The OCZ RevoDrive X2 is installed simply by sticking it in an available PCI-E slot. No wires, no mess. A few words of wisdom we’ll pass on though. Do not use the x1 PCI-E slot as it will cripple the drive performance. The drive is meant for x4 PCI-E and above. Also, make sure you check your motherboard documentation carefully as to the proper way to populate your PCI-E slots because the slot speeds are typically dependent on how they are populated.
The back of the card looks not unlike that of the original RevoDrive except for the telltale screws that fill the PCB holes. The NAND is aligned in orderly rows of four on one end.
The NAND is branded as Intel 29F32G08AAMDB, which is 34nm MLC NAND and exactly what we saw on the original RevoDrive.
Around the front on the main board, we find more NAND and two SandForce SF-1200 (SF-1222) controllers while the daughterboard sports the remaining NAND and the two additional controllers.
Due to the RAID 0 array, TRIM is not supported but idle garbage collection is – as are the other features employed through SandForce’s DuraClass technology.
As far as the architecture is concerned, the PCB is exactly the same as found on the first RevoDrive. Just like the original, behind the “R” logo, near the center of the card is the actual SiI3124 Silicon Image RAID controller which is a “single-chip PCI or PCI-X to 4-port Serial ATA (SATA) host controller”. This allows the RevoDrive X2 to act as a SATA boot drive with the help of the Pericom PI7C9X130 PCI-E-to-PCI-X reversible bridge chip.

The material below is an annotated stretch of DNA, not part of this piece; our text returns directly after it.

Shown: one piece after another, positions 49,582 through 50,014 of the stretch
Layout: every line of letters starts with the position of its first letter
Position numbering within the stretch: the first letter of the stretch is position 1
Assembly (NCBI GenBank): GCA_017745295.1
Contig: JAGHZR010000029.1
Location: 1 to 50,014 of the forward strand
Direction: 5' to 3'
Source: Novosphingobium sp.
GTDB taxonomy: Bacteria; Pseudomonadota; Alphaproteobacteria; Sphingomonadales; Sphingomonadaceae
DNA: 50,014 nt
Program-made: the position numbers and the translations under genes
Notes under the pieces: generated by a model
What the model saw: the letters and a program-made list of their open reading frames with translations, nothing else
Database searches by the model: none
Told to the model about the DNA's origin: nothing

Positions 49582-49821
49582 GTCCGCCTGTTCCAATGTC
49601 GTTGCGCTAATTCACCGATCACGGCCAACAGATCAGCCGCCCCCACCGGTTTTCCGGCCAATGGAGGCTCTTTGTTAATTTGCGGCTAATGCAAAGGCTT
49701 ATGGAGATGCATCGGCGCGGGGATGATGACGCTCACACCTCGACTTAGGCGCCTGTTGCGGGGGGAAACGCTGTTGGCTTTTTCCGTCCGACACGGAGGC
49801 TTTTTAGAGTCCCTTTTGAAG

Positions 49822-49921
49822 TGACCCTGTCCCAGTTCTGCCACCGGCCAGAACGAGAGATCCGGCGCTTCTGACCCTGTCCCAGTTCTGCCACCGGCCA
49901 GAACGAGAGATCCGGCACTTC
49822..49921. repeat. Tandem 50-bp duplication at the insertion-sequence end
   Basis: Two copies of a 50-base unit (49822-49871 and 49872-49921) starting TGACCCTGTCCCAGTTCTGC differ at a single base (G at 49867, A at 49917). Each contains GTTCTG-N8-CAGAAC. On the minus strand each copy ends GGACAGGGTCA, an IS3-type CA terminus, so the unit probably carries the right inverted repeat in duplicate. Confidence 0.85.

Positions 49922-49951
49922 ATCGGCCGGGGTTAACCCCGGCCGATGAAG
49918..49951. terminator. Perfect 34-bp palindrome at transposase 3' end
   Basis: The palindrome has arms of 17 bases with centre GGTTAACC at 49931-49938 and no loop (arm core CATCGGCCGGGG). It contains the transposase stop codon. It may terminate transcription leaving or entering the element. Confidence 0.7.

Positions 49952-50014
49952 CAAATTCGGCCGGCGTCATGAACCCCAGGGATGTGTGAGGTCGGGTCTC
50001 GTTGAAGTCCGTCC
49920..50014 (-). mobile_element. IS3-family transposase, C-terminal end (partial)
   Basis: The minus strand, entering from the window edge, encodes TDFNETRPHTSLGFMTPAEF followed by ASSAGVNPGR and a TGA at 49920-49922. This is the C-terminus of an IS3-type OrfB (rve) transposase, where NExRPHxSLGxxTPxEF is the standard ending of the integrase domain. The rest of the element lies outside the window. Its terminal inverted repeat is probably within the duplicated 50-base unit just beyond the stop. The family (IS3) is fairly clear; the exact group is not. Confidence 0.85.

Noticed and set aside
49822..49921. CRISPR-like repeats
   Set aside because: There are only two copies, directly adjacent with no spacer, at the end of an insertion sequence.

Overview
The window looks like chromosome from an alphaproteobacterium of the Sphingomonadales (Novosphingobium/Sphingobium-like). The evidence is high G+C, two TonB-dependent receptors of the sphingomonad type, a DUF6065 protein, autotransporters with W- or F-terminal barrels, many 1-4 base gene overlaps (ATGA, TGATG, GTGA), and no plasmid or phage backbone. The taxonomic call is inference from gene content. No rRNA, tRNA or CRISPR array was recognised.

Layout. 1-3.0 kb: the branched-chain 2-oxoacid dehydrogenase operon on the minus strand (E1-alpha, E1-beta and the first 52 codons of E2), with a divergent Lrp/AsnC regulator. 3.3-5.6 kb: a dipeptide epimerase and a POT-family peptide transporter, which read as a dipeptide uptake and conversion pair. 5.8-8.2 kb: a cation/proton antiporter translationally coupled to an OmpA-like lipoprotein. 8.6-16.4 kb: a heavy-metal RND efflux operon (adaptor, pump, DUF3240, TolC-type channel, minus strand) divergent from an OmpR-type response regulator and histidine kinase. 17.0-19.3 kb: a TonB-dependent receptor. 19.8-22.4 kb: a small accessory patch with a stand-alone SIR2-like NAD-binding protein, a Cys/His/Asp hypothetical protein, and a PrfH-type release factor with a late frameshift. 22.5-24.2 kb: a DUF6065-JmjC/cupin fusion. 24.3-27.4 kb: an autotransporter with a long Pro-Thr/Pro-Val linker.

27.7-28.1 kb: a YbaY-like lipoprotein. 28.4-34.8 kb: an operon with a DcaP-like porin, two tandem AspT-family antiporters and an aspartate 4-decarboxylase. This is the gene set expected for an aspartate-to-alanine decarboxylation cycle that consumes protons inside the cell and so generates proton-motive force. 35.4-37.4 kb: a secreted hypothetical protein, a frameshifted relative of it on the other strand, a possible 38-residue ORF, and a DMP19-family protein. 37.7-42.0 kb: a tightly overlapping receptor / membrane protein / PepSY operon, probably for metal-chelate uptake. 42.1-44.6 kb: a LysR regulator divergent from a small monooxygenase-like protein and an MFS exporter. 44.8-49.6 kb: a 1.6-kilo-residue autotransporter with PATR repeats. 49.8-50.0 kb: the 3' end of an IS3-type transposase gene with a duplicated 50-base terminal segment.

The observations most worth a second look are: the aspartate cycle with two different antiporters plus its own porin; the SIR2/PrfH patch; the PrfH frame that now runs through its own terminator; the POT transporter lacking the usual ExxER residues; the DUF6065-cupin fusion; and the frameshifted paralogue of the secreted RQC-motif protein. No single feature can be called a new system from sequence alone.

The mother and daughter boards connect in the middle of the larger card and are held securely by four screws. The spot for this connector is visible on the original RevoDrive. We even mentioned in our review of that drive that the SiI3124 chip supported up to four controllers and we had visions of an X2-type drive surfacing in the future. The future is now.
On to the benchmarks!